"A tremendous challenge," acknowledges Heilborn.
Stories from El Surtidor are visually compelling, but that's just part of deeper research.
Among the publications that have had the greatest impact, El Surtidor highlights "The evangelical NGO that messes with your children using State money", a piece that reveals how an NGO close to the pro-life movement used State resources to spread false information about sexuality.
According to El Surtidor, thanks to this investigation, the NGO stopped receiving the funds it hoped to have for 2019.
Recently, El Surtidor also participated in a regional project that involved nine Latin American media to verify information and detect false news about sex education on the continent.
In 2018, El Surtidor won the Gabo Award in the Innovation category for the feature 'Los desterrados del Chaco', which tells the story of the region with the most accelerated deforestation on the planet.
The impact of their stories is measured not only by numbers but by the impact their content may have on society.
It may be, for example, that one of their investigations forces the authorities to give public explanations or provide a useful service to a certain group of society.
They also aim to create content that can go viral or that can be distributed through WhatsApp groups.
In their team they have an impact editor, a very recent position that they admit is still under construction.
Among the functions of the impact editor is to get their features "in the most direct way possible" to people who can serve to increase the impact and reach of the publication, such as opinion leaders or decision-makers.
For Heilborn, El Surtidor's biggest challenge is to be "a media outlet that becomes necessary when it comes to understanding Paraguay."
To achieve this, they know they must comply with their long-term sustainability plan, which includes further diversifying their sources of income.
"It is much easier to launch a media outlet than to hold it in time," says Heilborn.
"Our biggest challenge is long-term sustainability in an unfavorable environment."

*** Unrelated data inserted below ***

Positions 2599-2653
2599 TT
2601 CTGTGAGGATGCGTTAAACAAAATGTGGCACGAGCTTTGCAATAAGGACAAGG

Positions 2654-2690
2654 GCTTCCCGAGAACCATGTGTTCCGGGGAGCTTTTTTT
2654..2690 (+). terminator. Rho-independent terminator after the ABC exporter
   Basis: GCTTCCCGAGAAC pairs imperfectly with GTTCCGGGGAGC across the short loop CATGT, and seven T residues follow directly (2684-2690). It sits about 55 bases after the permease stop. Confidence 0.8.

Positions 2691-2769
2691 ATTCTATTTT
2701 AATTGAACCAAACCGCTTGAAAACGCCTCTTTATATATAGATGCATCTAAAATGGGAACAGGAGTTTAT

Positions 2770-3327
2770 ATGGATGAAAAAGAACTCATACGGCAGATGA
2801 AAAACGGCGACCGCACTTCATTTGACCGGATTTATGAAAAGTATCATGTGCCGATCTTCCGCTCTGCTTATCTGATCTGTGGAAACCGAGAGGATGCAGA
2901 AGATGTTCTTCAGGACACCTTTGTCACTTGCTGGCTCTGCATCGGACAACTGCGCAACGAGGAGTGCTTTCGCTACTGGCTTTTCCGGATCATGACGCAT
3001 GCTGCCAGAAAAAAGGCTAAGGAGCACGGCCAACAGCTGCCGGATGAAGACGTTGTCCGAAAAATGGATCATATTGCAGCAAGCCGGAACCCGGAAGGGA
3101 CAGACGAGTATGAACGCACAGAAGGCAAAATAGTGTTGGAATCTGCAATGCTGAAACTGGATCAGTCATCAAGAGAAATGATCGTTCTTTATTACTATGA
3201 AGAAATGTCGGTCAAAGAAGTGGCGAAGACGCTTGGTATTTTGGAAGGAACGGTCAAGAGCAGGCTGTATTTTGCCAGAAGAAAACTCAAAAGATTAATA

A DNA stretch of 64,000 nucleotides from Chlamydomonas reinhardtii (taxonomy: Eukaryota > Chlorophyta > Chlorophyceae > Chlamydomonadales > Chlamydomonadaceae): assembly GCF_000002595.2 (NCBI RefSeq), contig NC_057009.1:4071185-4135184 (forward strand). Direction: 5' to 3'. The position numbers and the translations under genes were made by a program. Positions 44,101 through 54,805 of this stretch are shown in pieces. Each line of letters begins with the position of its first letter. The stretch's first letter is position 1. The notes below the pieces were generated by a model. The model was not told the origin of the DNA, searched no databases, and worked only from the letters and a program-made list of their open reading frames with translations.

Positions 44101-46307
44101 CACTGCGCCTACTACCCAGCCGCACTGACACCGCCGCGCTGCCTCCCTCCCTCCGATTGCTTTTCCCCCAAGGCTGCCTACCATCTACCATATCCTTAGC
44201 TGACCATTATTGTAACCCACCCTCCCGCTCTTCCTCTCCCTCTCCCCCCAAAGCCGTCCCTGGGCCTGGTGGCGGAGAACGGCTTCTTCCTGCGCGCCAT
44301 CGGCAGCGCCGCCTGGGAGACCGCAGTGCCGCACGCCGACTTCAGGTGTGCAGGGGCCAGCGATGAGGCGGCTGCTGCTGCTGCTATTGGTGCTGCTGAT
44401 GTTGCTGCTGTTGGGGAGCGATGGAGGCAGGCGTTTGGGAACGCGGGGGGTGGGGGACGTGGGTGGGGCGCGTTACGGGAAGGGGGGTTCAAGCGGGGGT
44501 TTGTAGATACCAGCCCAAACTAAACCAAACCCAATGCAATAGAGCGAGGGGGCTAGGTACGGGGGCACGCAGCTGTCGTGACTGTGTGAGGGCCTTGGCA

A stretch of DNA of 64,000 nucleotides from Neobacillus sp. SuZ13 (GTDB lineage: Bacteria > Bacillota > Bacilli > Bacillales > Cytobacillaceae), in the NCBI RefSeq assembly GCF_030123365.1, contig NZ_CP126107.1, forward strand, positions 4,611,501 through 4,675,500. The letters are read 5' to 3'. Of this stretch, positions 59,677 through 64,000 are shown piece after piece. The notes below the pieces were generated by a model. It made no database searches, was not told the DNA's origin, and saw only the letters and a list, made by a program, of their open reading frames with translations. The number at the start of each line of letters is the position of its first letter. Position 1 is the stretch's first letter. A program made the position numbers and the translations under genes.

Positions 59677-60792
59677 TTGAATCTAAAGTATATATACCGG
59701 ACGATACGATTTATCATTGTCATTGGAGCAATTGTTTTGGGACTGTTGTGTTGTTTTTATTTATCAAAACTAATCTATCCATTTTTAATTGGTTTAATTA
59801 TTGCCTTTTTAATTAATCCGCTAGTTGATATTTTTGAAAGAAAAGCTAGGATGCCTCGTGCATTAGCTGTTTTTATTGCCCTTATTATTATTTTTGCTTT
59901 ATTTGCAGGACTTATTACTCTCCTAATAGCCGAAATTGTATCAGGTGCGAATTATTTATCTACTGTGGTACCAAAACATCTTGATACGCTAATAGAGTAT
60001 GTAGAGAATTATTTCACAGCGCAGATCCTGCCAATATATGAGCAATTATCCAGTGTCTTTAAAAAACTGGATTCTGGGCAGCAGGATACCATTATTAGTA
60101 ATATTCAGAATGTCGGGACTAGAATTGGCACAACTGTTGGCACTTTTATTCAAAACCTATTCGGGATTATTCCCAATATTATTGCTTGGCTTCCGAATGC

Innovation is also part of that process to stay healthy and relevant in the future.
"We cannot just trust that we have done some things well, we must rethink ourselves all the time," says Heilborn.
A mistake and learning:
"Three years ago, when we only published in poster format, the audience started asking us for depth on some topics. So we published motion graphics but we failed to reach broad audiences. And we failed because in Paraguay the internet connection is slow and expensive, so people are very careful about how they use their data plans.
Between watching the goals of a soccer match or one of our videos, they would certainly choose the goals. And this is how we get to scrollytelling, the technique that allows us to delve into topics, use the power of the illustration, and require the user fewer megabytes of data. "
What they would have wished to know before starting El Surtidor:
"I think it would have been very good if we had more experience in two areas: team administration and management. It took us a while to organize ourselves better in this respect.
3 stories to get to know El Surtidor
For those who are not yet very familiar with this Paraguayan medium, Juan Heilborn recommends three stories that capture the essence of El Surtidor:
The day a supermarket closed its doors is an example of the podcasts that they produce, in this case, one about the greatest civil tragedy in Paraguay.
El Surtidor recommends:
The Pudding, a visual essay medium from the United States. Heilborn says: "Not only does it have interesting and immersive content, but they also share their programming code and make it replicable. This seems to us of high value for a contemporary media outlet, literally opening its structure so that other people can use it. "